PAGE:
The constabulary has made progress in developing its understanding of current and future demand for its services, including less obvious demand. This more comprehensive understanding has led to a reallocation of resources to support crime investigations which, if successful, will be extended force-wide. The constabulary is recruiting additional investigators in response to the increase in non-recent abuse allegations, which will also increase capacity on the frontline.
We found that the constabulary’s financial plans are realistic and are based on sound assumptions. Detailed contingency plans ensure that the constabulary understands how it could continue to provide effective policing services with reduced resources. The business improvement unit, now firmly established, is improving the constabulary’s understanding of its change programme and the effect on its workforce. The unit is able to monitor the consequences of change, make adjustments as required, and ensure that the expected benefits are realised.
The constabulary considers a range of options in developing new ideas and working practices. All recent and planned promotion processes have been advertised externally and new projects are in place with both public and private sector organisations to work together and manage shared demand. The single point of access line – providing specialist advice to frontline officers dealing with people suffering from mental health problems – is proving effective in terms of support offered and in reducing demand for additional policing services.
The constabulary has good systems in place to manage the skills and capabilities of its workforce, though it does not yet have the comprehensive understanding required to identify skills gaps and establish future needs. A talent identification and management scheme for all officers and staff is being trialled, and a leadership development programme is in place to support those seeking promotion.
How legitimate is the force at keeping people safe and reducing crime?
Cumbria Constabulary is good at how legitimately it keeps people safe and reduces crime. For the areas of legitimacy we looked at this year, our overall judgment is the same as last year. The constabulary is good at treating all of the people it serves with fairness and respect. It is also good at how well it ensures its workforce behaves ethically and lawfully and, following improvement, is now good at treating its workforce with fairness and respect.
Cumbria Constabulary is good in respect of the legitimacy with which it keeps people safe and reduces crime.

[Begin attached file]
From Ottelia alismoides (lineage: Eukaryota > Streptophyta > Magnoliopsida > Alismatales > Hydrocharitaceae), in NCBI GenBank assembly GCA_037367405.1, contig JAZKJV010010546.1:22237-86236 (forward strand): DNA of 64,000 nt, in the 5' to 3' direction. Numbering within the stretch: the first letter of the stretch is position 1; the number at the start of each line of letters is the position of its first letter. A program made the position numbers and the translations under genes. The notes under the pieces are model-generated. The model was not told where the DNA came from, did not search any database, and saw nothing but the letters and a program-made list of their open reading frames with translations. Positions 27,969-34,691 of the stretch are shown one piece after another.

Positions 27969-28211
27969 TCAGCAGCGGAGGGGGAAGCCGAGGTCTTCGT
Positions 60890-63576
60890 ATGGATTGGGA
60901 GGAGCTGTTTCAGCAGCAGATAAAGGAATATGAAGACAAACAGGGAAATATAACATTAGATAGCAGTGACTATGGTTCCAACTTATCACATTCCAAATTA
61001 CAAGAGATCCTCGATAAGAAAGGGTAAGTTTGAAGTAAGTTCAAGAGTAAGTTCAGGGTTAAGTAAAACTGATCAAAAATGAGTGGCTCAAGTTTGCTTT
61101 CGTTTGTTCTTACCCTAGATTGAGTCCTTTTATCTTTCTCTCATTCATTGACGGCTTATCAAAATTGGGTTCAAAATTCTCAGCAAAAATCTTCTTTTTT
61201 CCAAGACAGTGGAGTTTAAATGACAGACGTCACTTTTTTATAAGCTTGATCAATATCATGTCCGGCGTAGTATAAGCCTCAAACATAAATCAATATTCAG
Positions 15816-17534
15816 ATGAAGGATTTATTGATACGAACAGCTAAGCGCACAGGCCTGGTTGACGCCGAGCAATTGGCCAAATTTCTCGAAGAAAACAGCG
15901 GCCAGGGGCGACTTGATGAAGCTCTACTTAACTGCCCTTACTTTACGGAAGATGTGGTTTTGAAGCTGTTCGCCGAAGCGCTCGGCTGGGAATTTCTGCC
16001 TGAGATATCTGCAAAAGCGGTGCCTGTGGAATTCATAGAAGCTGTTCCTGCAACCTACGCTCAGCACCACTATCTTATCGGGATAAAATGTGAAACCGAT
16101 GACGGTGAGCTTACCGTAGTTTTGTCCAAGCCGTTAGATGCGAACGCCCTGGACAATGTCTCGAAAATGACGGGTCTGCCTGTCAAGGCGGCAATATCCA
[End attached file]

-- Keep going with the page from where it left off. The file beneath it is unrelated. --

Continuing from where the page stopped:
The constabulary is good at treating the people it serves with fairness and respect. Leaders have ensured the workforce has a good understanding of this; reinforced through appropriate training. Robust processes are in place for scrutiny of coercive powers: data is used to improve interactions with the public, though there is an opportunity to improve this further through better use of body-worn video cameras. The constabulary has developed frontline officers’ understanding of unconscious bias and there are plans to extend this to the wider workforce by the end of 2017.
The constabulary is good at ensuring that its workforce behaves ethically and lawfully. Ethical decision making forms part of their ‘big six’ priorities and decisions are appropriately reviewed. Ethical considerations are included in training programmes and leaders encourage debate within the workforce. The constabulary is still not compliant with national vetting guidelines, but has plans in place to address this. The complaints system is easily accessible and complainants are given detailed information at the beginning and end of an investigation; however, updates could be more detailed and improvements are being made. The constabulary is mostly good at identifying, responding to and investigating allegations of potential discrimination.
Cumbria Constabulary’s approach to treating its workforce with fairness and respect is good. Leaders seek feedback about concerns and there is a strong emphasis on the line manager relationship. An improved interim performance review system now records information on staff progress, skills and development and the constabulary is seeking to improve its identification of high potential officers and staff through a trial talent identification scheme. Significant emphasis is placed on workforce wellbeing. The provision of counselling and psychological profiling where appropriate, together with wider access to occupational health services, are effective measures in managing wellbeing problems. Recognising the warning signs and how to provide support and guidance forms part of supervisor leadership training.
How well has the force performed in our other inspections?
In addition to the three core PEEL pillars, HMICFRS carries out inspections of a wide range of policing activity throughout the year. Some of these are conducted alongside the PEEL inspections; others are joint inspections.
Findings from these inspections are published separately to the main PEEL reports, but are taken into account when producing the rounded assessment of each force's performance.
Cumbria – National Child Protection Inspection post-inspection review – published on 21 September 2017
Abuse of position assessment – Cumbria Constabulary – published on 5 October 2017